JAIC 1991, Volume 30, Number 1, Article 7 (pp. 89 to 104)
JAIC online
Journal of the American Institute for Conservation
JAIC 1991, Volume 30, Number 1, Article 7 (pp. 89 to 104)




THE MEASUREMENT of luminescence spectra requires four pieces of equipment: a light source for excitation of the sample, a device to disperse the emitted radiation by wavelength, a detector, and a recorder. Samples were provided by the Getty Conservation Institute (GCI) and analyzed by laser-induced luminescence spectroscopy. Figure 2 illustrates the experimental configuration. Samples were mounted on a copper block inside a Displex closed-cycle helium refrigeration unit equipped with a thermocouple and a heater. The temperature could be varied continuously from room temperature to 10K. A continuous-wave argon-ion laser served as the excitation source. The laser beam was focused onto the sample, which absorbed the light. Emission from the sample was collected at approximately 45� from the laser beam, sent through a Spex model 1702 3/4-meter single monochromator, and then detected by an RCA C31034 photomultiplier tube. The signal from the photomultiplier tube was processed through an EG&G model 1105 photon counter and stored digitally in a computer. In practice, the sensitivity of the instrument varies with wavelength, causing distortions in the spectra, and spectra are usually reported as either “uncorrected” or “corrected” for instrumental response. The spectra shown in this article were corrected for instrumental response.

Fig. 2. Diagram of the experimental set-up for collection of luminescence spectral data. The components are: (hv) laser exciting light, (S) sample, (LI) collecting lens, (d)diaphragm, (m) swing-away mirror, (O) ocular, (L2) focusing lens, (M) Spex 3/4 meter single monochromator, (PMT) photomultiplier tube, and (PC) photon counter.

The materials studied are listed in table 1. The materials were previously characterized by infrared spectroscopy at the GCI. The bulk materials were in the form of either lumps or powders. Several samples dated to the 1930s, obtained from the Fogg Art Museum, Harvard University, were included in the study. Some of the Fogg samples were in the form of films cast onto glass from solutions of the bulk material. These films were removed from the glass substrate and studied as powders mounted on the copper block. In addition, several films were cast of selected modern bulk materials, either from turpentine, mineral spirits, ethanol, or water solutions of the materials. The films, listed in table 2, were cast onto aluminum foil from 5% solutions after filtration through one layer of cheesecloth. Only the soluble and partly soluble materials were cast as films and then studied. A film sample of manila copal dated 1920–23 was also prepared. In all cases, blanks consisting only of the backing material were studied to be certain that the luminescence spectrum originated from the authentic sample. No interferences from the backing material were found.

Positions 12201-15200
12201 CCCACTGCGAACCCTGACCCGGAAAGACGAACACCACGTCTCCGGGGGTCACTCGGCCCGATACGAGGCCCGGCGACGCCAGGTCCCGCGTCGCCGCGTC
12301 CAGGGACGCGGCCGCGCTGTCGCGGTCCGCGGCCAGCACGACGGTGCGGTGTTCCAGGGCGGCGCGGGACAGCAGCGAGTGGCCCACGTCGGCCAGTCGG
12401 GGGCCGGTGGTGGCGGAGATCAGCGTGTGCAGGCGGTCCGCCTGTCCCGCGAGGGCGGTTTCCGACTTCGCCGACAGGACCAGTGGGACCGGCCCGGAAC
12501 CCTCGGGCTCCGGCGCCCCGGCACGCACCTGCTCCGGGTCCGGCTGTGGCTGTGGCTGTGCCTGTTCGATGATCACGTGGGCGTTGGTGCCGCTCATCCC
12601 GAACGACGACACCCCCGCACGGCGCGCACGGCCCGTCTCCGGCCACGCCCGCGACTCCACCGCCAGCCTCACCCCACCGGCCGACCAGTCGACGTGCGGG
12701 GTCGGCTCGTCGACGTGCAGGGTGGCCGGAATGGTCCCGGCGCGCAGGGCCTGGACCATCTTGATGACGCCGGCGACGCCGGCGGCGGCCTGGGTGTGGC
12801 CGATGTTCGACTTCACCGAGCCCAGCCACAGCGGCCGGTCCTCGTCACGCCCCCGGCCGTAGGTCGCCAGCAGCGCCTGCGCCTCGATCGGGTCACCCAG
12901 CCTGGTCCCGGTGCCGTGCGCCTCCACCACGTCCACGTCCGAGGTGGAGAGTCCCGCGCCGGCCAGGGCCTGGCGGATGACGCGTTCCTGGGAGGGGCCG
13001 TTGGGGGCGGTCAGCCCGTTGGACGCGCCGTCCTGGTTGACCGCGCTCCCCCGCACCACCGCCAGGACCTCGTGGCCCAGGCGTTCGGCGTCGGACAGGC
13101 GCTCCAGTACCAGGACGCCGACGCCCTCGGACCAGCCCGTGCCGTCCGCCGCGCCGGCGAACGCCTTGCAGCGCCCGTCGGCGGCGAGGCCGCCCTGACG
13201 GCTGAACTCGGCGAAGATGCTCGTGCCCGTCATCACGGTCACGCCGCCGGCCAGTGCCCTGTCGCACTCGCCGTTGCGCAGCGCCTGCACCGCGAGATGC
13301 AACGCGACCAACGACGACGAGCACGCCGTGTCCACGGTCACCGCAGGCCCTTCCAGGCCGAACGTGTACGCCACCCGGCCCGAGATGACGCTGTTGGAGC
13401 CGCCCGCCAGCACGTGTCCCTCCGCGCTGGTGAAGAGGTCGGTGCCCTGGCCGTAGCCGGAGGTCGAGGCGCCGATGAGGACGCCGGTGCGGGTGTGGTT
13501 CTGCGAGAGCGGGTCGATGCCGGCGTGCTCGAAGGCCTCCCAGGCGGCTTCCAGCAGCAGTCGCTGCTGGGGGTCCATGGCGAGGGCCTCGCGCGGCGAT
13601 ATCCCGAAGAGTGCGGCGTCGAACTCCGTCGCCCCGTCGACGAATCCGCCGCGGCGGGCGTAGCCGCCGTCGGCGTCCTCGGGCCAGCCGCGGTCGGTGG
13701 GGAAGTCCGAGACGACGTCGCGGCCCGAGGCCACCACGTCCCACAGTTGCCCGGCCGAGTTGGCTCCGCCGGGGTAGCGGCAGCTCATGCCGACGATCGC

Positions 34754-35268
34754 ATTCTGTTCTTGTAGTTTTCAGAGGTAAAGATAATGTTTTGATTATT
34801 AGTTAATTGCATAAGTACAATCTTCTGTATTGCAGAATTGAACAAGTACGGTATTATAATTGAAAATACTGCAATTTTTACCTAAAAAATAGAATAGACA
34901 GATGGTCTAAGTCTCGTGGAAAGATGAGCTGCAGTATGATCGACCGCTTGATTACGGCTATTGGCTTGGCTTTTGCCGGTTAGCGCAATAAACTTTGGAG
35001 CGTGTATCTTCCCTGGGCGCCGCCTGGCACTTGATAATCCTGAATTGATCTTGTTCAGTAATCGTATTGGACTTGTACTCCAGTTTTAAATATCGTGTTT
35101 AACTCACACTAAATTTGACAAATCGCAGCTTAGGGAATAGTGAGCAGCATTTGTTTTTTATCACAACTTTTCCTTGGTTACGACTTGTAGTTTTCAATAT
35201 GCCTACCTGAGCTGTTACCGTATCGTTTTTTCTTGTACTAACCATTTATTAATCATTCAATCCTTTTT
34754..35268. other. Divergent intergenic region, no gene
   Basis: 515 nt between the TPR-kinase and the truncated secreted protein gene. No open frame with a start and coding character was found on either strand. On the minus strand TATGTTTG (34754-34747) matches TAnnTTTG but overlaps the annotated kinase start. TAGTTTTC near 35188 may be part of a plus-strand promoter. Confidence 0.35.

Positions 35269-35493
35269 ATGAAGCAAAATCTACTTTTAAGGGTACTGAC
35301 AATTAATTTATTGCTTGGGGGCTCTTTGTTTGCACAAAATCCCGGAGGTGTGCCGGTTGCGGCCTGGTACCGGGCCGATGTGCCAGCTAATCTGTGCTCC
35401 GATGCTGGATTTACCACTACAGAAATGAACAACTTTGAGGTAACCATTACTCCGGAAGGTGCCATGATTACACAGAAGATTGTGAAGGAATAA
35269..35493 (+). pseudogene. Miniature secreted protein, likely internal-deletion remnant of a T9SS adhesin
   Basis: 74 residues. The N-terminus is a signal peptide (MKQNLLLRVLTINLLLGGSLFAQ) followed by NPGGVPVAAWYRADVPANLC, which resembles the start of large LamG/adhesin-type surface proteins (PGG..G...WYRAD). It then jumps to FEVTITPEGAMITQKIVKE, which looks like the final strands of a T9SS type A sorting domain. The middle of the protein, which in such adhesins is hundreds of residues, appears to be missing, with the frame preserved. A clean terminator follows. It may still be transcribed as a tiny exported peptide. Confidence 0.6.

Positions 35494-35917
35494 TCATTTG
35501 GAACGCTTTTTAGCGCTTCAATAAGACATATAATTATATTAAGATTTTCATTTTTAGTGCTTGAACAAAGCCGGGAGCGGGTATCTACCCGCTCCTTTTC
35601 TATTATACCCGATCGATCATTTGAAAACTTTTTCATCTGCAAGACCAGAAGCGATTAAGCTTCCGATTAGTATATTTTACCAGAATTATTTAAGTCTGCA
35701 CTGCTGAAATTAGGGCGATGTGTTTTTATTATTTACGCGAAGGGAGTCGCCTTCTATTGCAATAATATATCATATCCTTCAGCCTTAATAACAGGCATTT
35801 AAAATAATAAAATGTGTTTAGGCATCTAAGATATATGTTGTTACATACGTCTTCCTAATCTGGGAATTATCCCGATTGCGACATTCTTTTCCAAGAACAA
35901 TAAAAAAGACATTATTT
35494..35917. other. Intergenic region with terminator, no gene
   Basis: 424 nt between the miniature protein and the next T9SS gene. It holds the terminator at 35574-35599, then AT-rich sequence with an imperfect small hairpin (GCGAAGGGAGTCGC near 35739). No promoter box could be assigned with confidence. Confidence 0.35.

In the experiments performed, samples ranged from a few millimeters to about 150 microns in size, while the spatial resolution of the laser beam was approximately 100 microns in diameter. However, spatial resolution on the submicron level is possible (Salath� and Gilgen 1985).

In principle, laser-induced luminescence spectroscopy is nondestructive, but sample decomposition may occur if excessive heating or photochemical reactions take place. For the samples studied, it was possible to obtain emission spectra without decomposing the sample.

The spectra shown in figures 3–11 were all normalized to 100. Thus the plotted intensities are in units of percent of the intensities of the peak maxima. The samples studied tended to exhibit broad emission maxima. The estimated uncertainty in determining the maxima for such broad peaks is �100 cm−1. Peak widths are reported with the same uncertainty.

Fig. 3. Room temperature luminescence spectra of: (A) casein, (B) egg yolk on glass (1937), and (C) linseed oil, 10% turpentine (1934). The excitation wevelength was 363.8 nm.

Fig. 4. Room temperature luminescence spectra of: (A) whole egg in presence of lead white (1939), (B) whole egg and linseed oil in the presence of lead white (1939), and (C) linseed oil in the presence of ;lead white (1939). The excitation wavelength was 363.8 nm.

Fig. 5. Room temperature luminescence spectra of: (A) gun tragacanth and (B) gum arabic. The excitation wavelength was 363.8 nm.

Fig. 6. Room temperature luminescence spectra of: (A) orange shellac, (B) orange shellac film cast from ethanol onto foil (1988), and (C) orange shellac film cast from ethanol onto glass (1932). The excitation wavelength was 363.8 nm.

Fig. 7. Luminescence spectra of sandrac at 10K showing excitation wavelength dependence: (A) 351.1 nm excitation and (B) 457.9 nm excitation

Fig. 8. Luminescence spectra from manila copal (Dr. Hedenberg, 1920–23) on three different 100 micron regions of the same sample. The spectra were taken at romm temperature with 363.8 nm excitation.

Fig. 9. Luminescence spectra of: (A) dammar, (B) mastic, and (C) rosin at room temperature with 363.8 nm excitation

Fig. 10. Luminescence spectra of bleached beeswax at (A) 295k, and (B) 25K. The excitation wavelength was 351.1 nm.

Fig. 11. Comparison of low temperature (24K) luminescence spectra of bulk elemi (A) with films cast from solutions of (B) turpentine, (C) ethanol, and (D) mineral spirits. The excitation wavelength was 351.1 nm.

Copyright � 1991 American Institute for Conservation of Historic and Artistic Works